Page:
Alma Antemie wins British Council Scholarship

Congratulations to Alma Antemie, a doctoral student within the department, who has been awarded the British Council - Fujian Scholarship, part of the Generation UK initiative.

Alma will spend five months in Fujian province, China, at Fujian Normal University.  The programme includes an intensive programme of Mandarin language learning, as well as opportunities to learn about China's culture, economy and business environment.

Generation UK-China is a British Council campaign that aims to boost the number of UK students participating in study abroad and internship programmes in China.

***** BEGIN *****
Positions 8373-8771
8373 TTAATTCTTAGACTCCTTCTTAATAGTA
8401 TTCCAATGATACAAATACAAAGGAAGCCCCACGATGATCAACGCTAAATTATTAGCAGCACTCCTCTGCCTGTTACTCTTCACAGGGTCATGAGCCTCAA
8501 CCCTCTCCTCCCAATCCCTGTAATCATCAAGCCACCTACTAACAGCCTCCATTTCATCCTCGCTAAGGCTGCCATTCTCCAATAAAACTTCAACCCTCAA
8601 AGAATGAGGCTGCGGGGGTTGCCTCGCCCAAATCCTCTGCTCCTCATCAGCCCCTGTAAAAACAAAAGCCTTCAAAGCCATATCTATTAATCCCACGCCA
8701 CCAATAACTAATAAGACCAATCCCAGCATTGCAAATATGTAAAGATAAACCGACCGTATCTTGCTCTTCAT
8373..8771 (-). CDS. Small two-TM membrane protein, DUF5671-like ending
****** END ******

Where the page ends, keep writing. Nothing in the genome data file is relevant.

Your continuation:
Mike Jenkins wins 2015 IChemE Ashok Kumar Fellowship

Mike Jenkins

Mike Jenkins has been awarded the 2015 IChemE Ashok Kumar Fellowship. Mike, who is currently in the 3rd year of his EngD with Pfizer, will undertake a three month placement in the the Parliamentary Office of Science and Technology. Mike says “This is a great opportunity for me to both learn about and engage in the process by which cutting edge research in the STEM subjects is dealt with by policy and debate at a parliamentary level. I also look forward to furthering my ability to disseminate scientific concepts to a non-specialist audience." Professor Gary Lye, Director of the UCL CDT in Bioprocess Engineering Leadership, says "Mike is the third of our doctoral students to win the Ashok Kumar Fellowship since its inception in 2011. This not only demonstrates the quality of our students but also their holistic understanding of the impact of science and engineering on society".